How Can Music Help in Substance Use Recovery

Music has been an integral part of our lives since ancient times. It has been used for entertainment, cultural and religious rituals, and even therapeutic purposes. In modern times, music has also been associated with substance use, with many people using it to enhance the experience of alcohol or drug use. However, music can also be a powerful tool in helping individuals recover from substance use. In this blog post, we will explore the relationship between music and substance abuse, and how music can help in substance abuse recovery.

The Relationship Between Music and Substance Use

There are different reasons why music and substance use are often intertwined. One reason is the environment in which music is often enjoyed. Most live music events are held in bars, tasting rooms, and music festivals, which are also places where alcohol and drugs are readily available. This makes it easy for individuals to associate music with substance use.

Another reason is that some individuals use drugs to enhance their musical experience. They claim that the use of drugs makes the music feel different and the musical experience takes on a new level of meaning. Others use drugs as a form of self-medication, to help them relax before a performance or to manage anxiety or depression.

However, music in and of itself can also be a mind-altering experience. It can create feelings of euphoria and transcendence, similar to the effects of drugs. In fact, research has shown that the same parts of the brain that are affected by drugs are also impacted by music. This means that music can create a sense of reward and pleasure within our brains and bodies, similar to the effects of drugs.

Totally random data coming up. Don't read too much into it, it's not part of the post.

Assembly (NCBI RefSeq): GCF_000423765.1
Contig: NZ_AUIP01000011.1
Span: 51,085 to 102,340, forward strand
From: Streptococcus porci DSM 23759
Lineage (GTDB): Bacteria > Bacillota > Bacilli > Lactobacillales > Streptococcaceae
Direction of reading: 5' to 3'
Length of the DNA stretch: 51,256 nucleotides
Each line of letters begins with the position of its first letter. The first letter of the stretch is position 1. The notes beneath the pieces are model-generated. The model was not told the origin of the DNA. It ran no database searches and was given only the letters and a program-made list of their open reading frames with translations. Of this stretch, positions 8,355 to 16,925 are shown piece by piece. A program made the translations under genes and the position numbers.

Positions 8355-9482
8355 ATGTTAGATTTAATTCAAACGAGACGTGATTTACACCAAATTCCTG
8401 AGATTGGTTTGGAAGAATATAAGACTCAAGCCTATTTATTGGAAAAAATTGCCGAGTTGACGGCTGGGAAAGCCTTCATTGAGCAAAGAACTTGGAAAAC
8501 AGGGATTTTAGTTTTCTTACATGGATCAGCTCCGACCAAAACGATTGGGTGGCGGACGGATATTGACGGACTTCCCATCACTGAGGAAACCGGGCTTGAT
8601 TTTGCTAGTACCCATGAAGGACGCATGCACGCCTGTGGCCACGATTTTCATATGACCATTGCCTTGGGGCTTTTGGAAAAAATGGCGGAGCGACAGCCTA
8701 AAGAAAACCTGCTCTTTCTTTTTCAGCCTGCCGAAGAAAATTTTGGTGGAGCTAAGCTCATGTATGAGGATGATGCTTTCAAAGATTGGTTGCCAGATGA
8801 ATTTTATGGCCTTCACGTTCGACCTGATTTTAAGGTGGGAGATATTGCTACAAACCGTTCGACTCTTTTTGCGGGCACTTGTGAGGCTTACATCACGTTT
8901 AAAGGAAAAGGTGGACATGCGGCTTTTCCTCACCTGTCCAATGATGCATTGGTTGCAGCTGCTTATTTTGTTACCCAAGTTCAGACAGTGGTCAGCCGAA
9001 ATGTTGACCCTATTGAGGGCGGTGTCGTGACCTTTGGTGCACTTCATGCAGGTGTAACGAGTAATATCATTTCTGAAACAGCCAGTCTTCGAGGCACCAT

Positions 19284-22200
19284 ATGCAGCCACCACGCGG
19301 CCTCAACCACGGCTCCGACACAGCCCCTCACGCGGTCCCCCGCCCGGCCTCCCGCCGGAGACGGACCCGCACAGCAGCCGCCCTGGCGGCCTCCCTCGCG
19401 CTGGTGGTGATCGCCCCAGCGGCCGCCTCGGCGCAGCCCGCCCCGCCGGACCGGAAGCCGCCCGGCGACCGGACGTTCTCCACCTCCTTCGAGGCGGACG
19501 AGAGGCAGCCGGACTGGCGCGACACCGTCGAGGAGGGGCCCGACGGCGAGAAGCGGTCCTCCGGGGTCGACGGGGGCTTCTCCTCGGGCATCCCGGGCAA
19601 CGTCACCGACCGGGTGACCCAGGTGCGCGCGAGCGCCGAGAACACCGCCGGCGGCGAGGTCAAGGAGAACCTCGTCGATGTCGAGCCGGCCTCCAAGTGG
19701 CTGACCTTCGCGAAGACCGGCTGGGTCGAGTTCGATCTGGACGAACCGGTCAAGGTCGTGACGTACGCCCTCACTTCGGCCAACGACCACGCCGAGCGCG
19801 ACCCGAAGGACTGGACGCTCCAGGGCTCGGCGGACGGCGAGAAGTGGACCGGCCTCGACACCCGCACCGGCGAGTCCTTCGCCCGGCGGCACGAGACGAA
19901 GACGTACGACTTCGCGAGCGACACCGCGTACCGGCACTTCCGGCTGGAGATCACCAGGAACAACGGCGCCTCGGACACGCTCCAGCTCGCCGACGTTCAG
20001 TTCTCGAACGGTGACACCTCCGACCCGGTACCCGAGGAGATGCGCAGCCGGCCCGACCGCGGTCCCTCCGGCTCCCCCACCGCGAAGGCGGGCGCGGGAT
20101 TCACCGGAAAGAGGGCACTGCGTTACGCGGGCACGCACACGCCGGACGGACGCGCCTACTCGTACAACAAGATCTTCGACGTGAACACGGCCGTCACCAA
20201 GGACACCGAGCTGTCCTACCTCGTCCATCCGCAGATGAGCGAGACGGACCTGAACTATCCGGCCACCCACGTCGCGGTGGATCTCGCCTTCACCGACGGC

How Music Can Help in Substance Use Recovery

Despite the association between music and substance use, music can also be a powerful tool in helping individuals recover from substance use. Music therapy, in particular, has been found to be effective in supporting recovery from substance use.

An image of three people seated on the sidewalk. A Black male-appearing person is playing the guitar while a white female-appearing person and a white-male appearing person sit beside him.
Photo by Brett Sayles

Music therapy is a clinical and evidence-based practice that uses music to help individuals achieve therapeutic goals. Music therapists are trained professionals who use music to address physical, emotional, cognitive, and social needs. They use a variety of techniques, such as songwriting, improvisation, and music listening, to help individuals achieve their goals.

Here are some ways that music therapy can help in substance use recovery:

Expressing Feelings

Music can provide a safe and non-judgmental way for individuals to express their feelings. This is particularly important in substance use recovery, where individuals may have suppressed emotions due to their substance use. By creating or listening to music, individuals can explore and express their emotions in a creative and therapeutic way.

Examining Thoughts and Behaviors

Music therapy can also help individuals examine their thoughts and behaviors. Through songwriting or improvisation, individuals can explore their thoughts and feelings about their substance use, and identify any patterns or triggers that may contribute to their substance use. This can help individuals develop new coping strategies and behaviors.